Tibor Dobson, a spokesman for Hungarian disaster crews, told Reuters at 1600 GMT that there were reports of sporadic fish death in the Raba and the Mosoni-Danube rivers, affected by the spill earlier. He said all fish had died in the smaller Marcal River, which was hit first.
Crews were working to reduce the alkalinity of the spill, which poured from the containment reservoir of an alumina plant on Monday and tore through local villages, killing four people and injuring over 150. Three people were still reported missing.
The spill’s alkaline content when it reached the Raba, the Mosoni-Danube and the Danube itself, was still around pH 9 -- above the normal, harmless level of between 6 and 8, Dobson said.
In Gyor, a city in the northwest of Hungary where the Raba flows into the Mosoni-Danube, a Reuters reporter saw white froth on the river and lots of small dead fish washed ashore.
Ambulance crews were distributing leaflets calling on residents not to fish or eat fish from the river, and avoid contact with the water.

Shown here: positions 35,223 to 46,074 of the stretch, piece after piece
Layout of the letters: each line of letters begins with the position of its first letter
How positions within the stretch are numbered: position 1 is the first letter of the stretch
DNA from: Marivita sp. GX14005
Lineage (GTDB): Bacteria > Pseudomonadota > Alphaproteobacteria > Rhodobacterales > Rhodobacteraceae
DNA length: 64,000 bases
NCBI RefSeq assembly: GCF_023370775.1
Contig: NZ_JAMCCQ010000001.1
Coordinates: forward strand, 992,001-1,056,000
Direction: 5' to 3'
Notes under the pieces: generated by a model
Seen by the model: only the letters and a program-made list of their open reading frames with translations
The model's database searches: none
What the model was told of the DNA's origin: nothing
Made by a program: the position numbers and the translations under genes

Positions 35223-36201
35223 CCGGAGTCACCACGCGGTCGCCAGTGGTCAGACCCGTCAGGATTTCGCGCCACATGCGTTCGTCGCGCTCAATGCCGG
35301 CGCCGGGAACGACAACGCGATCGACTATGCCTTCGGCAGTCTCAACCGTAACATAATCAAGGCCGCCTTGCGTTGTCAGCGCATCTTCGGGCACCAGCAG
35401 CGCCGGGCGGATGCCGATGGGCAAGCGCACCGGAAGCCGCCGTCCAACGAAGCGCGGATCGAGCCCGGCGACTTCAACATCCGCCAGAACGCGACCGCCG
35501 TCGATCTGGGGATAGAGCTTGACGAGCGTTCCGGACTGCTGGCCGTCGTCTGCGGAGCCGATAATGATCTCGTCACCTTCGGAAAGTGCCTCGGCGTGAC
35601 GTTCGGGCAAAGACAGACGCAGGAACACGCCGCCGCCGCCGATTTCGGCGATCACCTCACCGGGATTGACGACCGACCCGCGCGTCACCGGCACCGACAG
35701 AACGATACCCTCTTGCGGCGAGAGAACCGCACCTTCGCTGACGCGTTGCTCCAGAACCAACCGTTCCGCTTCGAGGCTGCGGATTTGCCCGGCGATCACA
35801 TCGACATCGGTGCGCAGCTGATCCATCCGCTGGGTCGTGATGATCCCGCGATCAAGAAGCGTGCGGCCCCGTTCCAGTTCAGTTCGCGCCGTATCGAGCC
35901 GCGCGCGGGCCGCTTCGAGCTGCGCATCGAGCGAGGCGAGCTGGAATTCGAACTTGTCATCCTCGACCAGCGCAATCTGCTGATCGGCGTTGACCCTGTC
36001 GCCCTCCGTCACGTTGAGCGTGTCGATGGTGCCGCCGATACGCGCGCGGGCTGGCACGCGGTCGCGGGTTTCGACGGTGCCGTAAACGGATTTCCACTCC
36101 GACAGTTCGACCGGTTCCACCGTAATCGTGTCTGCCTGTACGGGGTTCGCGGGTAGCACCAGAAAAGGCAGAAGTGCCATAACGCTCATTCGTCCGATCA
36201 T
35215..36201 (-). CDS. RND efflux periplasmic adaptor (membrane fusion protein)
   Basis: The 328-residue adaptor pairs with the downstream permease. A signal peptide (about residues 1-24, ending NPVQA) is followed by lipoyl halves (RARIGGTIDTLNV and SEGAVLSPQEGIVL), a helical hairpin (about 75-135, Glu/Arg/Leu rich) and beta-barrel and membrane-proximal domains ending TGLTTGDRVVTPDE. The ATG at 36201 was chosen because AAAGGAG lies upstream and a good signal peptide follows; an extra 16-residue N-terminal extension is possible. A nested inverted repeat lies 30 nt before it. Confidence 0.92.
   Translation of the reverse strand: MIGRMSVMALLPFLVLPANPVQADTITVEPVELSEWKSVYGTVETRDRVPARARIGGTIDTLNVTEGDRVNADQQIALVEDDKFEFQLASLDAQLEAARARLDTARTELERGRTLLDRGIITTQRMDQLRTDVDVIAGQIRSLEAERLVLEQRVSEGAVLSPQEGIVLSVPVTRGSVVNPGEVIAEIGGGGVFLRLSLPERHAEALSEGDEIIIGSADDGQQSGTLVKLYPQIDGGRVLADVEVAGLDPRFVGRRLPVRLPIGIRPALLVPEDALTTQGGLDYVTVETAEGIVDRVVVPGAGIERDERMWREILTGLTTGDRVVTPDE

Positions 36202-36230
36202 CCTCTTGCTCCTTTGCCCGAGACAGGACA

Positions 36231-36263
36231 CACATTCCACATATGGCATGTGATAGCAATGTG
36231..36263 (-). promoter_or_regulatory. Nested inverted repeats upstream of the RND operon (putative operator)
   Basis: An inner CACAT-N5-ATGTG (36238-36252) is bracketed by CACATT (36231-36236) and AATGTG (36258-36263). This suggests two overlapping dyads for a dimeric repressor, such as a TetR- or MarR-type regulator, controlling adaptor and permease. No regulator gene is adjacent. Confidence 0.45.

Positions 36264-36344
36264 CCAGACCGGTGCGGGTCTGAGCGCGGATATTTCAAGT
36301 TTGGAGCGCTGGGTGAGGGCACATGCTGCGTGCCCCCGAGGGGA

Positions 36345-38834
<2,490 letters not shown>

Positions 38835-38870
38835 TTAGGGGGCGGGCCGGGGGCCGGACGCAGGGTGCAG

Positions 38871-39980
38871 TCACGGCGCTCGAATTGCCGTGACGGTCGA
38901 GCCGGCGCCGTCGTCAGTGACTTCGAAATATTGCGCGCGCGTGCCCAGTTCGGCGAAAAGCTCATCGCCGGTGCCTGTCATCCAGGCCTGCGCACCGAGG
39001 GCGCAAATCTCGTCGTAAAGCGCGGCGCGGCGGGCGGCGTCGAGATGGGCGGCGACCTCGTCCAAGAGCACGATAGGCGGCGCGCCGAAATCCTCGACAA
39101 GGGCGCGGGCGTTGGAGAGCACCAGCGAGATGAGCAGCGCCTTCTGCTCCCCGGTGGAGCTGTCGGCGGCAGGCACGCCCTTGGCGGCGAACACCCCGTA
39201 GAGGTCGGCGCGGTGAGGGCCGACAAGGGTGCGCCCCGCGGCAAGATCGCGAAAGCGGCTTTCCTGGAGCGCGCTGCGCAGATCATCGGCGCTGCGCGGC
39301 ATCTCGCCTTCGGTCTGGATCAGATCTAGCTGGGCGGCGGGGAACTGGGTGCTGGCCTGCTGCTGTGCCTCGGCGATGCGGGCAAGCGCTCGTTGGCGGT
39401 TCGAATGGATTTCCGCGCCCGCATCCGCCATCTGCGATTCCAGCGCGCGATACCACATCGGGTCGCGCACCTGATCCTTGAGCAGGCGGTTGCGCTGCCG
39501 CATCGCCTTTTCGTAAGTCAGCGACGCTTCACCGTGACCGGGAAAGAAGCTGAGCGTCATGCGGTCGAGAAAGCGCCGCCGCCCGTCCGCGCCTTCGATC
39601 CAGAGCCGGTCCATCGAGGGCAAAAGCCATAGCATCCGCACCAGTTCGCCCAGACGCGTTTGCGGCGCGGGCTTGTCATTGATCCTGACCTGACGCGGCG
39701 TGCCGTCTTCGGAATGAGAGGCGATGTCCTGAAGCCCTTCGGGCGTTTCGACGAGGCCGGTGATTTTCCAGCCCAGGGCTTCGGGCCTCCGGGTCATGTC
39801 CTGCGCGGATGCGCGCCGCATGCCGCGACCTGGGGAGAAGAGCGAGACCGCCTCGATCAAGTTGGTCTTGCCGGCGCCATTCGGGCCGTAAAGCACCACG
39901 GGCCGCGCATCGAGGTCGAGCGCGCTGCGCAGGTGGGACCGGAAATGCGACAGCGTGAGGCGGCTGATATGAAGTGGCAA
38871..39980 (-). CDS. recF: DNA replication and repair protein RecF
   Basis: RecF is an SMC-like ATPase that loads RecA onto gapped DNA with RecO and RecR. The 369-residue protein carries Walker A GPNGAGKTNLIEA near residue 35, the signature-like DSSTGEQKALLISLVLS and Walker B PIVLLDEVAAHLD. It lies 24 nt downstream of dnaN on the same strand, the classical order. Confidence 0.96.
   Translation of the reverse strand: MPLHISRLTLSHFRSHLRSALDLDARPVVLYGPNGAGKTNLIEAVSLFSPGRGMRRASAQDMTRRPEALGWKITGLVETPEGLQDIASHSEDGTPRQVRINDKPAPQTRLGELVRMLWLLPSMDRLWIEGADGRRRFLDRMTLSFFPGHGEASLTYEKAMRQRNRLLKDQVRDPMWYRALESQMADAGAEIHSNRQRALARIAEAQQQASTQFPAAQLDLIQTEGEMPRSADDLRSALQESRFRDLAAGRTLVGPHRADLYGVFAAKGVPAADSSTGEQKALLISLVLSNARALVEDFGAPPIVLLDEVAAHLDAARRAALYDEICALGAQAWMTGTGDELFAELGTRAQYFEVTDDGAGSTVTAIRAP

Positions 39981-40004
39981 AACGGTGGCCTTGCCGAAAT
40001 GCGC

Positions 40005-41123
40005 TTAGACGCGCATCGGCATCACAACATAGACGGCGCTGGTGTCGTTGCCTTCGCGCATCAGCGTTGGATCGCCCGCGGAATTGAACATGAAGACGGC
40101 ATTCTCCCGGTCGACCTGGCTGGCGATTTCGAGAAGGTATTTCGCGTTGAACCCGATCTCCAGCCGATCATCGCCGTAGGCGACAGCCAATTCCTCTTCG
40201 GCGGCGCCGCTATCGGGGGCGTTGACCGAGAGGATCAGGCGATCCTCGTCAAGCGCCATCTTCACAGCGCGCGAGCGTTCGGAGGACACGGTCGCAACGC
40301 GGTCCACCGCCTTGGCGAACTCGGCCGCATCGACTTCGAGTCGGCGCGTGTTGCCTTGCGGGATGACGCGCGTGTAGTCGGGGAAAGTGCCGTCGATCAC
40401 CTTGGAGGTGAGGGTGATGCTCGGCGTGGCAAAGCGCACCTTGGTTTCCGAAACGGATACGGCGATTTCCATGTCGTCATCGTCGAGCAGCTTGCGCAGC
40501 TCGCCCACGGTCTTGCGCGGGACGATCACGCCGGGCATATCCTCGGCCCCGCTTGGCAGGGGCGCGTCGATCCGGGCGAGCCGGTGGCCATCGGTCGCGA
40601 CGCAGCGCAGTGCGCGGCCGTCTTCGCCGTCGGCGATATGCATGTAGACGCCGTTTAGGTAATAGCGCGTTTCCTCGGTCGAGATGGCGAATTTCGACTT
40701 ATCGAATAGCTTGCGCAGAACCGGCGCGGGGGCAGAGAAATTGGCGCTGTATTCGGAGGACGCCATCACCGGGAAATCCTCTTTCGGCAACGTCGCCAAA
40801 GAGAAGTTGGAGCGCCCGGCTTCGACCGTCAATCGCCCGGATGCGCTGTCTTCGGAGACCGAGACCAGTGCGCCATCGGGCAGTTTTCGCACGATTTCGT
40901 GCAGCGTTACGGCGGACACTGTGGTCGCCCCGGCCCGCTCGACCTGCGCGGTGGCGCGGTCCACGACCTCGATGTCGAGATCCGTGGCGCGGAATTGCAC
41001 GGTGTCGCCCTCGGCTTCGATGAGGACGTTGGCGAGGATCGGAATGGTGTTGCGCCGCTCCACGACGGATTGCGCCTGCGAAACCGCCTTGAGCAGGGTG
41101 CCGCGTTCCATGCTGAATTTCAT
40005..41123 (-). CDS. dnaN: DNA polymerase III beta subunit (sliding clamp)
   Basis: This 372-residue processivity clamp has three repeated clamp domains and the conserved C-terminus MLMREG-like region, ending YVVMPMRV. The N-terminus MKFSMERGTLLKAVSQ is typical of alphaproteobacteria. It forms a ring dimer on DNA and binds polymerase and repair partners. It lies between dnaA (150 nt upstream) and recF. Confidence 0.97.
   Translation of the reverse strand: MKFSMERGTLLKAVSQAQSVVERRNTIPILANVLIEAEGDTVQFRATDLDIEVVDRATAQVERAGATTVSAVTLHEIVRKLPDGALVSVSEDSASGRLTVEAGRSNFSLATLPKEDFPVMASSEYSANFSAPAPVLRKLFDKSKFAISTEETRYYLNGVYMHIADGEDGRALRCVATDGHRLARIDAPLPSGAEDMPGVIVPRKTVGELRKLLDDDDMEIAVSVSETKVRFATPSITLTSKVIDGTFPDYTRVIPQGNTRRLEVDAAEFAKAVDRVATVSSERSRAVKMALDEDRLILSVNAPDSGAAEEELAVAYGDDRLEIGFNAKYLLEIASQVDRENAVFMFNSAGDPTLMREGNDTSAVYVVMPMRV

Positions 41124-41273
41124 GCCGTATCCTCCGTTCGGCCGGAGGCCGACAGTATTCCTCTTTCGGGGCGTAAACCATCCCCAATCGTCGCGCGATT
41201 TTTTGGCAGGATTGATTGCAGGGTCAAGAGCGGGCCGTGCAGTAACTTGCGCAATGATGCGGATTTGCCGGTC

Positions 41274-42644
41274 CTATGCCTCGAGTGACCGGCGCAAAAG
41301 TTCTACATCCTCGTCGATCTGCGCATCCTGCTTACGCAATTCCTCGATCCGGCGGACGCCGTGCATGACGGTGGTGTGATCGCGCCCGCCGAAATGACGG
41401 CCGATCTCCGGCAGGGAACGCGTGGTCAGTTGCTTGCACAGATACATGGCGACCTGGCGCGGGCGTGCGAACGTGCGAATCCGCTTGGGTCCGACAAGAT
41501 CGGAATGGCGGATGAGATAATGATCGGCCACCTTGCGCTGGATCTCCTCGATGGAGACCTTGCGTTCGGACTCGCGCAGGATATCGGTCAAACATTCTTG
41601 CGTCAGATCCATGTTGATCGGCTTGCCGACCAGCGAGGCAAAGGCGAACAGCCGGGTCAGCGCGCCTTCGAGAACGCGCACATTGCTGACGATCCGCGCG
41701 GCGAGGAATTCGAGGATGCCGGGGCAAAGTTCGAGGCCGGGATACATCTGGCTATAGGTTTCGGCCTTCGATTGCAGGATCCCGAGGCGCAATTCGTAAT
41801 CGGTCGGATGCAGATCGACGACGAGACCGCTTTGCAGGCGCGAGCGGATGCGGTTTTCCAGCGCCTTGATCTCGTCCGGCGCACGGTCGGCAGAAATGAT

Worse than expected
Gabor Figeczky, Hungarian branch director of the WWF environmental group who visited the scene of the disaster along with experts, said the impact on the river Marcal was worse than expected. It was hoped the alkalinity would drop once it reached the Raba, a bigger river, but it was still between pH 9 and 10. “Based on our current estimates, it (pollution) will remain contained in Hungary, and we also trust that it will reach Budapest with acceptable pH values,” he added.
Downstream from the disaster site, the Danube flows through or touches on Croatian, Serbian, Bulgarian, Romanian, Moldovan and Ukrainian territory en route to the Black Sea.
Nebojsa Pokimica, Serbia’s deputy environment minister, said Serbia had increased monitoring and water quality control of the Danube river since Monday.